As more and more human activities — involving governments, businesses, individuals, and society as a whole — move into "cyberspace," they become exposed to a new set of vulnerabilities that can be exploited by a wide spectrum of "bad actors" for a variety of motives. This paper discusses questions such as: (1) How serious are the likely threats to different segments of society, both today and in the future, from cyberspace-based attacks by various "bad actors" — such as hackers, criminals, disgruntled employees, terrorists and nation-sponsored informational attacks? (2) What are the current best strategies for achieving security in cyberspace? (3) What roles and missions should various national entities (police, defense forces, local governments, etc.) be assigned to counter these threats, given that it is often unclear who the perpetrator is, and from where the threat emanates? (4) Are there specific services and institutions in each nation — which we term a "national interest element" — that play such vital roles in society that their protection from cyberspace-based attacks should be of national concern? This paper does not answer all these questions, but at least attempts to structure the discussion so that meaningful answers can be obtained.
This report is part of the RAND Corporation Paper series. The paper was a product of the RAND Corporation from 1948 to 2003 that captured speeches, memorials, and derivative research, usually prepared on authors' own time and meant to be the scholarly or scientific contribution of individual authors to their professional fields. Papers were less formal than reports and did not require rigorous peer review.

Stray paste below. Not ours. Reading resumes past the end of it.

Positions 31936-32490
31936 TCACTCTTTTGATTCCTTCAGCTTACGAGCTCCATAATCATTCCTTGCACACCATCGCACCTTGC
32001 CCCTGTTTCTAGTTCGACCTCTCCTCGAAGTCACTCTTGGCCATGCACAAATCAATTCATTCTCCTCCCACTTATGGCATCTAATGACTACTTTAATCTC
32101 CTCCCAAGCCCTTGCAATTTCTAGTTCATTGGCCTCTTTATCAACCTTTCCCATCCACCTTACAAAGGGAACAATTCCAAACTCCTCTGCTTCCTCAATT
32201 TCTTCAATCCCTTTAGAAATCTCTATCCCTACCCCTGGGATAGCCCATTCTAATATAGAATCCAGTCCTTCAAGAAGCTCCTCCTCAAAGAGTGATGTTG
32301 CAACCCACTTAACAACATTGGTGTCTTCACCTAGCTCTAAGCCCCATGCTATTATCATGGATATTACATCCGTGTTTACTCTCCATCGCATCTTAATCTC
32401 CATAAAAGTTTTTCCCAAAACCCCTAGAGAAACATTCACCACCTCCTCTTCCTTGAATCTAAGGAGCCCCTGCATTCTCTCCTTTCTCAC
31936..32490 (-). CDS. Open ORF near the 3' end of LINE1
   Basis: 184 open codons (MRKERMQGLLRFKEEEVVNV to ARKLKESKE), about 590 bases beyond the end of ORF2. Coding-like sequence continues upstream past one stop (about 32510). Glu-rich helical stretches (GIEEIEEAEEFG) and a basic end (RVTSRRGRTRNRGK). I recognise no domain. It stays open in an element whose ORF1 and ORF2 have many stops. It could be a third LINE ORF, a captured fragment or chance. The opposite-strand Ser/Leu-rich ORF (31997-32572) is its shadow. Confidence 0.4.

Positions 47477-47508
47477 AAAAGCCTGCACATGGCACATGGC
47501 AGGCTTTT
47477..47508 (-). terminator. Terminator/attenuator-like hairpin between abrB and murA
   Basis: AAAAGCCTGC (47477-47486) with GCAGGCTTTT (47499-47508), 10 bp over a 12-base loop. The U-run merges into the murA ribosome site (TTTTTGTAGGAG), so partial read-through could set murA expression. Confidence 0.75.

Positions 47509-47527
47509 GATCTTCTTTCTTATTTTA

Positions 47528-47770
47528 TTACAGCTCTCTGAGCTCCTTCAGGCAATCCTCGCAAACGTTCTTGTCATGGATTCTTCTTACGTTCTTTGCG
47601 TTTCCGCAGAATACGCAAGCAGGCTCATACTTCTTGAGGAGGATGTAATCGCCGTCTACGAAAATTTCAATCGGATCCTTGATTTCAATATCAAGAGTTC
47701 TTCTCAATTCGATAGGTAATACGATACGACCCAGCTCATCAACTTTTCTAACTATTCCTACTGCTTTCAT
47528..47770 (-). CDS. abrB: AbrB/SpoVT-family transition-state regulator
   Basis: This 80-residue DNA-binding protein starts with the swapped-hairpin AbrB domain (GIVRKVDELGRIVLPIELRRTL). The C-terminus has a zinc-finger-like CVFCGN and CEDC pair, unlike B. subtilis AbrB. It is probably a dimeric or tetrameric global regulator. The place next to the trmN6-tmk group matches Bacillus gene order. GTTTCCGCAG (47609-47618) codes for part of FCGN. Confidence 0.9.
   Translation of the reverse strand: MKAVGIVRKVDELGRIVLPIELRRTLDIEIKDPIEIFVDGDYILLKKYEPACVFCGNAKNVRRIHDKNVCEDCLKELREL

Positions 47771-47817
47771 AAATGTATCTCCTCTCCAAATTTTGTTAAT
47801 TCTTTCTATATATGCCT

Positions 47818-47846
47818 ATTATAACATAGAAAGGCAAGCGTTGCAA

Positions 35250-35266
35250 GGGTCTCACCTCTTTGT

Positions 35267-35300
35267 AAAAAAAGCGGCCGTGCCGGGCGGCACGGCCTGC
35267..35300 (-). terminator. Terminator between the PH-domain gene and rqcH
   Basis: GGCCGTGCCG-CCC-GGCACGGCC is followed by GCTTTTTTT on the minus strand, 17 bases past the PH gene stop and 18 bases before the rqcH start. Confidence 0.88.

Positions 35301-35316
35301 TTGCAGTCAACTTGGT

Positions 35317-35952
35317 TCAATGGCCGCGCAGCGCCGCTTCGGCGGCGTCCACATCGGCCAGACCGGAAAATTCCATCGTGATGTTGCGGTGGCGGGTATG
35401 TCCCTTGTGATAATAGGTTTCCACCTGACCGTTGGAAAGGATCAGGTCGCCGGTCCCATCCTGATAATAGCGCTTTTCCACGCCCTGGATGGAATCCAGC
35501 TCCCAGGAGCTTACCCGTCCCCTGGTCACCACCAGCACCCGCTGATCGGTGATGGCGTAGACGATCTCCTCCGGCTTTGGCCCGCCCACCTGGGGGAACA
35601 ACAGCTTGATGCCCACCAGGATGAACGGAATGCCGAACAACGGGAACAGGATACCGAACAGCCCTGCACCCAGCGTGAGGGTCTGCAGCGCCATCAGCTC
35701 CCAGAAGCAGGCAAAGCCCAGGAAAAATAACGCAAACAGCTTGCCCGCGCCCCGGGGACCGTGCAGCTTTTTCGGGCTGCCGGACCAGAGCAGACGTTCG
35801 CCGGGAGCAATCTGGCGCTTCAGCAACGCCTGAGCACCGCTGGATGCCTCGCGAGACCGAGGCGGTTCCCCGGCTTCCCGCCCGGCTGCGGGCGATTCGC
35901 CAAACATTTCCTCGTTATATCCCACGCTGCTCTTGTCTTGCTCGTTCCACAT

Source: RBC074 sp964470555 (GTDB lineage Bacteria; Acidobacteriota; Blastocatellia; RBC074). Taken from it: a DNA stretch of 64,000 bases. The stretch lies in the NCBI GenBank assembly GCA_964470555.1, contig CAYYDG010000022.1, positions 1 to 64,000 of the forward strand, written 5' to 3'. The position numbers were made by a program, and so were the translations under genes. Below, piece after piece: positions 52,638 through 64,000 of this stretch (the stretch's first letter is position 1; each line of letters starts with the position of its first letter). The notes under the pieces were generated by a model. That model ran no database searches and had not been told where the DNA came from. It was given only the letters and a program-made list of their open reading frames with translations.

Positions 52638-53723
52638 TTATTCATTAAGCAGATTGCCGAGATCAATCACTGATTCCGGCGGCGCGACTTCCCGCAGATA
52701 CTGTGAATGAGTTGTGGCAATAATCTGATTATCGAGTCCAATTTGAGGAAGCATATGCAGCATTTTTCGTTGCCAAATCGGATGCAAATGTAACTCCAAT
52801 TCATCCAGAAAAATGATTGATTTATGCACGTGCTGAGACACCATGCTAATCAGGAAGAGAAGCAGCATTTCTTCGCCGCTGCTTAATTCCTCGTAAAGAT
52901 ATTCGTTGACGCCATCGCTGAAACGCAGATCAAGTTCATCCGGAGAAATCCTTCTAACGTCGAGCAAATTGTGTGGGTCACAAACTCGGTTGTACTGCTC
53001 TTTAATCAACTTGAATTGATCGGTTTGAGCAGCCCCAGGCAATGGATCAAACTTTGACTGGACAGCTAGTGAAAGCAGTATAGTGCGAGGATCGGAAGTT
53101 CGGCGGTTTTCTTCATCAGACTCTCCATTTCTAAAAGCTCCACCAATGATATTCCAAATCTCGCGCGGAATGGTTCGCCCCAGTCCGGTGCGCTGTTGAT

Our mission to help improve policy and decisionmaking through research and analysis is enabled through our core values of quality and objectivity and our unwavering commitment to the highest level of integrity and ethical behavior. To help ensure our research and analysis are rigorous, objective, and nonpartisan, we subject our research publications to a robust and exacting quality-assurance process; avoid both the appearance and reality of financial and other conflicts of interest through staff training, project screening, and a policy of mandatory disclosure; and pursue transparency in our research engagements through our commitment to the open publication of our research findings and recommendations, disclosure of the source of funding of published research, and policies to ensure intellectual independence. For more information, visit www.rand.org/about/principles.
The RAND Corporation is a nonprofit institution that helps improve policy and decisionmaking through research and analysis. RAND's publications do not necessarily reflect the opinions of its research clients and sponsors.